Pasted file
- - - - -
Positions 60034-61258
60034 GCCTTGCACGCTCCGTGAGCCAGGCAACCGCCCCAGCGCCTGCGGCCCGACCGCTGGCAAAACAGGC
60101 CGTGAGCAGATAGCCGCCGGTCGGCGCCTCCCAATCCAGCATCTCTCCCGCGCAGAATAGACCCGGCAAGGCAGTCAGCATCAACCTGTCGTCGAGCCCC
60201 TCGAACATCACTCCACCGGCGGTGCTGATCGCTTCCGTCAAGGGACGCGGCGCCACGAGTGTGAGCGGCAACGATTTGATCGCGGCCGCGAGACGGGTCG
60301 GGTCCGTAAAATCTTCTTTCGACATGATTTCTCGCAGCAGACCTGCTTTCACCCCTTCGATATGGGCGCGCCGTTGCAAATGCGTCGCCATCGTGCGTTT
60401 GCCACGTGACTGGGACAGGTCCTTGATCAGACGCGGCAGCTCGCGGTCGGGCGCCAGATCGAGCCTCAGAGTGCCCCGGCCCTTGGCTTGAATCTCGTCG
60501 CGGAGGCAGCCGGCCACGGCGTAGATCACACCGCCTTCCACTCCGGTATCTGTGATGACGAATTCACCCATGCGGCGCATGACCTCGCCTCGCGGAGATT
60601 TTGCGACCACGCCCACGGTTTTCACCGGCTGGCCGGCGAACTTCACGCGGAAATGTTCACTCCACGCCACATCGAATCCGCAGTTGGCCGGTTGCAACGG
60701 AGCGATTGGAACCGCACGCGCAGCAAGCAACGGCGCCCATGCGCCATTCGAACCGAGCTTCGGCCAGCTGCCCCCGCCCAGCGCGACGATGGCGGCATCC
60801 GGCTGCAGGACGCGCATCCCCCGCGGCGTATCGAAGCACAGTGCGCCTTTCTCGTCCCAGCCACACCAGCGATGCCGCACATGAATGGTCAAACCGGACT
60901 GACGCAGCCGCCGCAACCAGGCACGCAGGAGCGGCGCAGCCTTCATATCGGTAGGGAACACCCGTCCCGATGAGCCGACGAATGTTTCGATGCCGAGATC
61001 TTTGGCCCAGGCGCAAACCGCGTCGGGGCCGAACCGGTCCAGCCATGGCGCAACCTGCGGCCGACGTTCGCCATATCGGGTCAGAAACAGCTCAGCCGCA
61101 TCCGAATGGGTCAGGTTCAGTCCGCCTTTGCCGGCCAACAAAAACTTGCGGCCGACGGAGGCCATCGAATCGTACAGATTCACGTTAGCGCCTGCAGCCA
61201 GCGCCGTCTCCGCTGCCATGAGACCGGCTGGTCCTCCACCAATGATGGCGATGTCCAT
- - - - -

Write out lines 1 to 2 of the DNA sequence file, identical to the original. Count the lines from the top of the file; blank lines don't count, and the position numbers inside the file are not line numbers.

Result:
Positions 60034-61258
60034 GCCTTGCACGCTCCGTGAGCCAGGCAACCGCCCCAGCGCCTGCGGCCCGACCGCTGGCAAAACAGGC